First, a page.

Hann 2012 Review of David Graeber, Debt - The First 5,000 Years

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Hann 2012 Review of David Graeber, Debt - The First 5,000 Years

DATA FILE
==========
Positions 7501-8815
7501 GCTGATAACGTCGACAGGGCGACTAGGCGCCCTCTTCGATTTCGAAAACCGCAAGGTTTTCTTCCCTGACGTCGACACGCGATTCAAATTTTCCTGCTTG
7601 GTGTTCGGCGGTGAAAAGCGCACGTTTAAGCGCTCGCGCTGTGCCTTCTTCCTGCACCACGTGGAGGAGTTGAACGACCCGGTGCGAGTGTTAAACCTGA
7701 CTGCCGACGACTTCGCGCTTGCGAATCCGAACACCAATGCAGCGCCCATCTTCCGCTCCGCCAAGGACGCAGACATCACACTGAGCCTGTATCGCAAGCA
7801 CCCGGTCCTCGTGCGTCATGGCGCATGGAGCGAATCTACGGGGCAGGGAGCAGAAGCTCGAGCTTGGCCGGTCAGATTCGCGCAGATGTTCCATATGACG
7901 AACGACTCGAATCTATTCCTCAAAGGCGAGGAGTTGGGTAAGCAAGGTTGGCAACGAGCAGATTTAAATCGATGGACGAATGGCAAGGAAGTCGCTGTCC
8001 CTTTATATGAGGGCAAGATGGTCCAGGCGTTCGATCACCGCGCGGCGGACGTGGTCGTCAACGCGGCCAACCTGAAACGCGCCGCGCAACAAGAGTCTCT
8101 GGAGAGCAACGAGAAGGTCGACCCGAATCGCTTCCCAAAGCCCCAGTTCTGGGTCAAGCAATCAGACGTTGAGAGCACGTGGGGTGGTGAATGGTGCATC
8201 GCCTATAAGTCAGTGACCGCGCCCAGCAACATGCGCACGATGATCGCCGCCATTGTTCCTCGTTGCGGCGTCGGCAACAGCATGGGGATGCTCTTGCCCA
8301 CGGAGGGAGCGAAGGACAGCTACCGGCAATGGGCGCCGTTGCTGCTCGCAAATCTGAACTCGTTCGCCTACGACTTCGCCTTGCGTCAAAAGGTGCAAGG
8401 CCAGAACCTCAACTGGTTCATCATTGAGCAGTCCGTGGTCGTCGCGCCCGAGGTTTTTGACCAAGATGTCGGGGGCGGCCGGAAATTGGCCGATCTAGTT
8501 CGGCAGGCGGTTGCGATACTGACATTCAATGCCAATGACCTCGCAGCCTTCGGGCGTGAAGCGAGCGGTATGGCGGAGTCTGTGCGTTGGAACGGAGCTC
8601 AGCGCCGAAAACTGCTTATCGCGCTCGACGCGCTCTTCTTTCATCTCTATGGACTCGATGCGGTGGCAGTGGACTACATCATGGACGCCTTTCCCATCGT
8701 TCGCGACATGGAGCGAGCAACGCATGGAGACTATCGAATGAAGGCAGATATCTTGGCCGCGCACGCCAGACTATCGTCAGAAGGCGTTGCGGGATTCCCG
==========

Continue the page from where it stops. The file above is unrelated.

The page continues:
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  CSSH   NOTES David Graeber,  Debt: The First 5000 Years . New York: Melville House, 2011. doi:10.1017/S0010417512000102 It is difficult in five hundred words to do justice to over five hundred pages(including extensive notes and the bibliography) covering five thousandyears of world history. David Graeber must be the planet  ’ s most erudite anar-chist. This book is not ideally organized, but it is srcinal, highly entertaining,and could hardly be more topical (the author was a leading figure in the OccupyWall Street movement of 2011).The ostensible subject is debt, which in Graeber  ’ s analysis is the key to thehistory of money, economy, and the fate of our species. He sets out to demolishnot just the economists ’  myth that money srcinates in barter but also the entiretradition of liberal political theory. Drawing instead on anthropologicalmaterials but also on philology and an impressive range of historical sourcescovering the major civilizations of Eurasia, he outlines how money srcinatedas a unit of account in what he terms (following Keith Hart)  “ human econom-ies. ”  Its transformation into a medium of commercial exchange was a processdriven by violence, slavery, and the repression of women. Graeber moveseffortlessly around the world to illustrate the workings of   “ social currencies, ” usually just as they were about to be engulfed by expanding commercial econ-omies. He then traces the history of money as we know it as a long-term oscil-lation between the principles of bullion and credit money, from the temples of Ancient Mesopotamia down to Richard Nixon ’ s abandonment of gold in 1971.Quite early in this story, money shifted crucially from being a measure of human worth or   “ honour  ”  to being the supposedly neutral measure of every-thing that honour was not (p. 188). Concise summaries of sometimes quitearcane literature are leavened throughout the text by humorous asides as wellas penetrating insights into larger issues.This work is intended as a radical ’ s  “ wake-up ”  call to the West, an invita-tion to imagine human communities no longer in thrall to the most reactionaryelements of the agrarian civilizations. Graeber  ’ s historical syntheses areimmensely stimulating, even if experts are likely to chafe. He points out that the influential models of Adam Smith and Karl Marx are  “ as if  ”  abstractionsfrom the real world. But the same is true of his own historical ideal-types,which frequently flout received opinion. Thus he extends the Axial Age to Comparative Studies in Society and History  2012;54(2):447  –  461.0010-4175/12 $15.00 # Society for the Comparative Study of Society and History 2012 447  https://doi.org/10.1017/S0010417512000102  around 800 AD and portrays it as thoroughly materialist, while  “ transcen-dence ”  is the keynote of the Middle Ages. (It is curious that Graeber retainsthis terminology, though in general he is determined to avoid European bias.) It seems pedantic to criticise such an author from the angle of parochialacademic specializations. Graeber is no more interested in carrying forward asub-field called  “ economic anthropology ”  than he is numismatics or cognitivescience. He nonetheless does so, for example by relying on canonical ethno-graphic work by Paul and Laura Bohannan and Mary Douglas in colonialAfrica to illustrate his notion of   “ social currency. ”  Some of his main themes,including his quarrel with the economists over the srcins of money, wereanticipated by Karl Polanyi and extensively debated in the substantivist school and its later offshoots. Graeber is dismissive of Engels ( “ a stalwart of the Cologne stock exchange ” ), who he seems to hold solely responsible for amechanistic perversion of Marx ’ s insights; yet Engels and Morgan were the pioneers of a take on property and patriarchy that anticipates his own. In hisfootnotes, he acknowledges profuse debts in the human economy of (almost exclusively) Western scholarship, citing among others Moses Finley, ChrisGregory, Philip Grierson, Keith Hart, Michael Hudson, Bernard Malamoud,Alfred Mitchell-Innes, Craig Muldrew, Richard Seaford, and Marc Shell. It seems consistent with his general politics that he acknowledges only individ-uals and ignores the evolved structures of intellectual enquiry (the bloggersof the Midnight Collective are a partial exception).A comprehensive critique of Western enlightenment notions of evolution-ary progress might be expected to cover a wider range of human societies.Graeber presents a typology of the moral foundations of economic relations(it resembles Polanyi ’ s main  “ forms of economic integration ” ), but does not have much to say about those egalitarian hunter-gatherer societies whichwould seem to leave most space for what he terms  “  baseline communism. ” Graeber would like to expand this sphere in our contemporary societies, but rather than show how this might work he merely points to our customs of  politeness as examples of an  “ everyday communism ”  that is essential to allsocial life, even in the neoliberal capitalist economy. Another omission con-cerns the literature on societies where a concerted effort was made in thecourse of the twentieth century to establish more humane economic orders.Why was Marxist-Leninist socialism so unsuccessful,  “ an historical blip, ”  out- performed and outlived by the hypocrisy and paranoia of capitalism?We know the anarchist  ’ s answer to this. Graeber concludes polemicallywith an eloquent plea on behalf of the  non-industrious  poor, a positiveexample to the rest of us greedy accumulators busy destroying the planet. At this point, not for the first time while reading this book, I found myself thinkingof my landlady in a Hungarian village many years ago. She would have beggedto differ. A devout Catholic who lived frugally and lost her lands when her family was classified as  kulák   by communists in the 1950s, she despised 448  C S S H   N O T E S  https://doi.org/10.1017/S0010417512000102  debt and associated communists with lazy ne ’ er-do-wells. In her view, the basisof a moral community could only be respect for property and for work. Thisview remained hegemonic under socialism, though it has weakened somewhat in the last two decades. She would never have countenanced Graeber  ’ s rec-ommendation to revive Hammurabi ’ s practice of debt amnesty. In Graeber  ’ seyes, this Hungarian peasant epitomises the tragedy of our human trajectorysince Mesopotamia. But for her part, I am sure that my landlady would politelyadmire the fruits of David Graeber  ’ s own scholarly industry and wish him wellwith the royalties. So do I. Indeed, despite my quibbles, I feel greatly indebtedto this author.  ———  Chris Hann, Max Planck Institute for Social AnthropologyGail Kligman and Katherine Verdery,  Peasants under Siege: The Collectiviza-tion of Romanian Agriculture, 1949  –  1962 , Princeton: Princeton UniversityPress, 2011. doi:10.1017/S0010417512000114  Peasants under Siege  describes in great detail the collectivization of agriculturein socialist Romania. Starting in 1949, the Romanian communists tried toimplement the  “ Soviet blue print  ”  for agriculture, but, as the authors describe,they faced several serious problems. In contrast to Russia, Romanian peasantshad no tradition of communal landownership and peoples ’  social status wasdefined by their private property. The party lacked well-trained and educatedMarxist-Leninist cadres to enforce collectivization from above. The campaignsfaced the dilemma that the government had to rely on village insiders, who,though they had social ties within their communities, were also hard tocontrol. The central leadership advised local cadres to avoid coercing peasants, but at the same time set targets for them that they could only achieve by coer-cion. The collectivization process was less violent than in the Soviet Union, andin the end the  chiabur   —  the Romanian counterpart of the Soviet   kuláks  —  though discriminated against, were integrated into the collectives. Kligmanand Verdery argue that although collectivization brought the socialist state tothe villages, the state failed to establish a modern impersonal bureaucracy because cadres and peasants continued to interact through personal relations.The resulting overlap of power and personal relations corrupted friendshipand kin ties.The book is based on field studies carried out across the country and archi-val research. The authors describe how, as in the Soviet Union and Maoist China, Romanian peasants developed everyday strategies of resistance suchas stealing and underreporting of land and production. Parts of the book  C S S H   N O T E S  449  https://doi.org/10.1017/S0010417512000102